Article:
In a move that surprised some, Jamie Rigdon was promoted to athletic director/head football coach at six-man power Richland Springs in a specially called school board meeting Wednesday.
It had been widely speculated on the internet and social media that former Richland Springs head coach Jerry Burkhart, who guided the Coyotes to eight six-man state championships from 2004-2016, would return for his third stint as head coach.
“Jerry Burkhart was not in the mix,” Richland Springs superintendent Don Fowler said Thursday. “We had two applications and Coach Burkhart was not one of them.”
That a tradition-rich program like Richland Springs had only two applicants was another source of speculation for Burkhart’s return since many qualified candidates figured it was a done deal.
Burkhart, currently is an assistant coach at Rankin, put up a 192-10 record with eight state championships with the Coyotes from 2003-2017.The eight state titles tie Richland Springs with 11-man powers Katy, Southlake Carroll and Celina for the most in state history.
Rigdon was an assistant football coach at Richland Springs last season, when the Coyotes finished 11-2. He also was the head boys’ basketball coach for 2018-2019. He is a former college baseball coach at Savannah State in Georgia and a former high school baseball coach in Florida.
“He’s very knowledgeable, and he has been an athletic director before,” Fowler said of Rigdon. “He has coached at the college level, and he’s just very knowledgeable.”
Rigdon has three sons and a daughter enrolled in the Richland Springs ISD, including 2018 varsity football starters Matthew, who will be a junior spreadback next season, and Griffin, who will be a sophomore tailback. The Rigdon brothers helped Richland Springs to an 11-2 record and a berth in the Class 1A Division II state quarterfinals last season -- in what was expected to be a rebuilding year.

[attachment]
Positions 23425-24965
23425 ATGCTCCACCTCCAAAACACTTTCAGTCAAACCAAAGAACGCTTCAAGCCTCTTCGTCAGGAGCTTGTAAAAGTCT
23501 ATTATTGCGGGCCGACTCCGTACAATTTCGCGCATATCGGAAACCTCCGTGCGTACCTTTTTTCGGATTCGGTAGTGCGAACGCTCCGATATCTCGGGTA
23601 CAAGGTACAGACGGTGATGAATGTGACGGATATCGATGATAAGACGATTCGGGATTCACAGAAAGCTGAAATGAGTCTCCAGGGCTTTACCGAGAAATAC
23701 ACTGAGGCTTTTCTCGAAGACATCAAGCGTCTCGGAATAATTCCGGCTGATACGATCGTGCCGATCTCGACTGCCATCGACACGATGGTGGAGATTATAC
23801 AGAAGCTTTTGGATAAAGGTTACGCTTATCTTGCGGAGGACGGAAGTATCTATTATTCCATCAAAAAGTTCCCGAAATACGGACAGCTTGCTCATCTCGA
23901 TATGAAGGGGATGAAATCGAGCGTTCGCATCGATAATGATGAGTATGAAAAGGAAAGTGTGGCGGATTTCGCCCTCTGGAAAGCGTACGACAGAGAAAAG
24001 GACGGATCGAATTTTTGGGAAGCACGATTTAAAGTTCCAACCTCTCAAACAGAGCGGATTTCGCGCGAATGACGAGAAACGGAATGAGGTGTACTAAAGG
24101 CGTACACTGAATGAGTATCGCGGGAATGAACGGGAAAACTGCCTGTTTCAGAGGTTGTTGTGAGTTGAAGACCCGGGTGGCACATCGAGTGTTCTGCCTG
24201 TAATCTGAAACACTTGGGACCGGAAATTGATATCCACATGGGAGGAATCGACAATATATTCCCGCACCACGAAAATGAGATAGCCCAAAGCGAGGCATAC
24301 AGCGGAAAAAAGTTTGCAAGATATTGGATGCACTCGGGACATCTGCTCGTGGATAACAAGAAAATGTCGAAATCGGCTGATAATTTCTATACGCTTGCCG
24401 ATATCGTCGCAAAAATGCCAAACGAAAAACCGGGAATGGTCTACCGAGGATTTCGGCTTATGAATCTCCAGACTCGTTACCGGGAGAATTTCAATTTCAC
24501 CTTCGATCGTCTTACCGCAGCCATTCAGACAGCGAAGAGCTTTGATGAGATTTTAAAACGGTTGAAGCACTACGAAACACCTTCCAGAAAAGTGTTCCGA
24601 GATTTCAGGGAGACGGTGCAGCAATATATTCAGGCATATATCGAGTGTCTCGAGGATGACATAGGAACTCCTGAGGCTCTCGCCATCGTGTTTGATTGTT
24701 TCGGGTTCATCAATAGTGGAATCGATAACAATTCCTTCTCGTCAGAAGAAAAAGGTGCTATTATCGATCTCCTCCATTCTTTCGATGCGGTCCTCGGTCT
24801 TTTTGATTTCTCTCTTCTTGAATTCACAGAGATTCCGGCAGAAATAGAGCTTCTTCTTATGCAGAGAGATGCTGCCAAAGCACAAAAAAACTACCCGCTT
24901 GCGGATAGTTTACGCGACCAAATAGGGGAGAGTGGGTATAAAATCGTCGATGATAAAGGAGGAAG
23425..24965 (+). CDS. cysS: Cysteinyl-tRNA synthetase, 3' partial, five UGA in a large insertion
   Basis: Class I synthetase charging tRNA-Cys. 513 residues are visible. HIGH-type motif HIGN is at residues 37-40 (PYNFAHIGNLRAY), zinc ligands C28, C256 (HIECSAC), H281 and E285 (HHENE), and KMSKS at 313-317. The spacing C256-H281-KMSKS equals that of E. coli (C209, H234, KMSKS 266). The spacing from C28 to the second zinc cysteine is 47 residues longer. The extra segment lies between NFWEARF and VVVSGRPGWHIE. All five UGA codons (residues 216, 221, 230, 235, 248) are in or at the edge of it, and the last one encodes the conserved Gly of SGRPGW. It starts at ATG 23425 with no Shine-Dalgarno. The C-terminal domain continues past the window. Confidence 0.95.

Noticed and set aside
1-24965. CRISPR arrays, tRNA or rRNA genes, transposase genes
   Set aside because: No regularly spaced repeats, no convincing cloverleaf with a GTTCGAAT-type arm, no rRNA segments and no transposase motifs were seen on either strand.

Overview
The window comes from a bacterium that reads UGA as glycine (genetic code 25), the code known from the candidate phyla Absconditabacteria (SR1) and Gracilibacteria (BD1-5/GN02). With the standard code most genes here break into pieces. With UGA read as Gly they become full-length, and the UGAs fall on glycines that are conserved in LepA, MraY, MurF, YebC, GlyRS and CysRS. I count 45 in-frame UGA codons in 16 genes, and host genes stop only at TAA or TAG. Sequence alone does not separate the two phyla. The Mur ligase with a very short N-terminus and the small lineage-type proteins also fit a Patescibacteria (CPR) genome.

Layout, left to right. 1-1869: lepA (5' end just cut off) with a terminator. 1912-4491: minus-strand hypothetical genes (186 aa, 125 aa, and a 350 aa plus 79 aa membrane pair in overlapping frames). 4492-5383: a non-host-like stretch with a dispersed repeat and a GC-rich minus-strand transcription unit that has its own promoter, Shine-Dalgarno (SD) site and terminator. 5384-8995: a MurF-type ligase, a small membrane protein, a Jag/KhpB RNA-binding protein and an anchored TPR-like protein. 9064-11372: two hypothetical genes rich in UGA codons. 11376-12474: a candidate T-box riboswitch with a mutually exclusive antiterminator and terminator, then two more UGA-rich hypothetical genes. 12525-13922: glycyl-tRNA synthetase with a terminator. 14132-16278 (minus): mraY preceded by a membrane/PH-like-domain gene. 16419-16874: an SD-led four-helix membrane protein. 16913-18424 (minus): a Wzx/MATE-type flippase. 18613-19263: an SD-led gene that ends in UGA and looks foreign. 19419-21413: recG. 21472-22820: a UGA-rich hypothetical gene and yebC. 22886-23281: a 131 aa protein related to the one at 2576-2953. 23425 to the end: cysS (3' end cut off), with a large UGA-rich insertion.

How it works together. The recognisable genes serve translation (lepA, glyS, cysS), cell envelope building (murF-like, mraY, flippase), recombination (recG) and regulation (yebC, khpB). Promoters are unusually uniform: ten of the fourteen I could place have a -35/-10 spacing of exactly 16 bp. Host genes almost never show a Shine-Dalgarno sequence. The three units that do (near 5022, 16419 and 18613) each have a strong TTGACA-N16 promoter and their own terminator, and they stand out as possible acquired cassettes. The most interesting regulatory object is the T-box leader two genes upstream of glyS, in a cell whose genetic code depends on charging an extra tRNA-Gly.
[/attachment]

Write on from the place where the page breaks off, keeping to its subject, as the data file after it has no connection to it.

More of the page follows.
“We didn’t expect to go too far in the playoffs last year,” Fowler said. “We lost our first game to May and we were losing our third game (against Aquilla). But our kids sucked it up and turned things around. We’ve got good country kids that won’t quit.”
The 2018 Coyotes, with only two seniors on their roster, won 11 consecutive games after losing their opener. So obviously, expectations will be high again next season.
Thomas Tipton, a longtime Richland Springs assistant, was promoted to head coach for the 2018 season, but his contract as athletic director/head coach was not renewed for the 2019-2020 school year, Fowler said. Tipton was offered a teacher’s contract for 2019-2020. Fowler said Tipton is remaining at Richland Springs as AD through the spring semester and is currently coaching track.
“I don’t know if he’ll stay or not,” Fowler said of Tipton. “He’s an excellent science teacher, as good as I’ve seen.
“We believe that athletics and academics go hand in hand. We’ve good kids and good programs. I appreciate that. I’ve lived here since 1981, and I have a vested interest in the school and the community. In watching a lot of six-man playoff games over the years, I’ve seen some of the best student-athletes in Texas.”
Burkhart left Richland Springs after the 2017 season to make the rare coaching move from six-man to 11-man at Class 3A Division II Stanton. However, he didn’t make it through the 2018 season at Stanton after continued threats toward his son, sophomore running back Landon Burkhart, by another Stanton student.
Burkhart remained as Stanton’s coach, but withdrew his son at midseason and enrolled him at Sterling City, a six-man school 60 miles southeast of Stanton. Burkhart later resigned as Stanton’s coach with three games remaining in the 2018 season, and moved to Rankin.
Burkhart also left Richland Springs in 2013 for Gordon, another six-man school. But he left Gordon after only a week and was rehired by Richland Springs. That prior occurrence helped fuel speculation that Burkhart would return again to Richland Springs, especially after Tipton’s reassignment.